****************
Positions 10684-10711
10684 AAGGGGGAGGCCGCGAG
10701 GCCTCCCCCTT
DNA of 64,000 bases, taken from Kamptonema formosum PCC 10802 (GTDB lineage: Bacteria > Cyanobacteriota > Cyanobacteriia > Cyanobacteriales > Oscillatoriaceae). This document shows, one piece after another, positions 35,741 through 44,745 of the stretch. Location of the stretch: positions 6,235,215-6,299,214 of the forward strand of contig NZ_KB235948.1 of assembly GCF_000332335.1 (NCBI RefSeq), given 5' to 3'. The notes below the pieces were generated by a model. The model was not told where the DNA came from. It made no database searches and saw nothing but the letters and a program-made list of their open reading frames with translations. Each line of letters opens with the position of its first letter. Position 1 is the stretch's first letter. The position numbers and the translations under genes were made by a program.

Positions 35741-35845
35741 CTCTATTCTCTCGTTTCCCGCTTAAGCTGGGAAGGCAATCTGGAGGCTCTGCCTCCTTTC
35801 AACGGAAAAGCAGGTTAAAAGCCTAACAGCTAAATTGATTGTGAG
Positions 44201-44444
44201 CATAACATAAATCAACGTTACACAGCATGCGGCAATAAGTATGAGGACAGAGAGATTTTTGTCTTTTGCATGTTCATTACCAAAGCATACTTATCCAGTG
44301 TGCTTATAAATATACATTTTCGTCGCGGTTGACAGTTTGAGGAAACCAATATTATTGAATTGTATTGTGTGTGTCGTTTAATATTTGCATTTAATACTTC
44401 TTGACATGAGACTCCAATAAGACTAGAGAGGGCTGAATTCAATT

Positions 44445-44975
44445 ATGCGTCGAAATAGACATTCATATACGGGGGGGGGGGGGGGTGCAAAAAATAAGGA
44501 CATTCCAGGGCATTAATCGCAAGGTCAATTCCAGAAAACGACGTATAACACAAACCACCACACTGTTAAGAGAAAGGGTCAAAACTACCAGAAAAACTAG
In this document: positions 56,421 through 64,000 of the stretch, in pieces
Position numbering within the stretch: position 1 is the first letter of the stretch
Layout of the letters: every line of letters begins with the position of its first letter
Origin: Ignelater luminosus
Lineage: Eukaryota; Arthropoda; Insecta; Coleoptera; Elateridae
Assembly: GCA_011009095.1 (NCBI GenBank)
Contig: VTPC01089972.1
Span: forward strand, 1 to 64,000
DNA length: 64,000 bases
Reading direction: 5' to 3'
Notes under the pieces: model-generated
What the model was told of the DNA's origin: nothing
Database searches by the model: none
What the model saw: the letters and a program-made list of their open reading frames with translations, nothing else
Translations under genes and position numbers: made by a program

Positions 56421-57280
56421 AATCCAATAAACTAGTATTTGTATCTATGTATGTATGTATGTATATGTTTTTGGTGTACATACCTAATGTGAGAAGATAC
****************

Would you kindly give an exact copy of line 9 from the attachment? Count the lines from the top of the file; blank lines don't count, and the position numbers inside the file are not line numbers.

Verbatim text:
44201 CATAACATAAATCAACGTTACACAGCATGCGGCAATAAGTATGAGGACAGAGAGATTTTTGTCTTTTGCATGTTCATTACCAAAGCATACTTATCCAGTG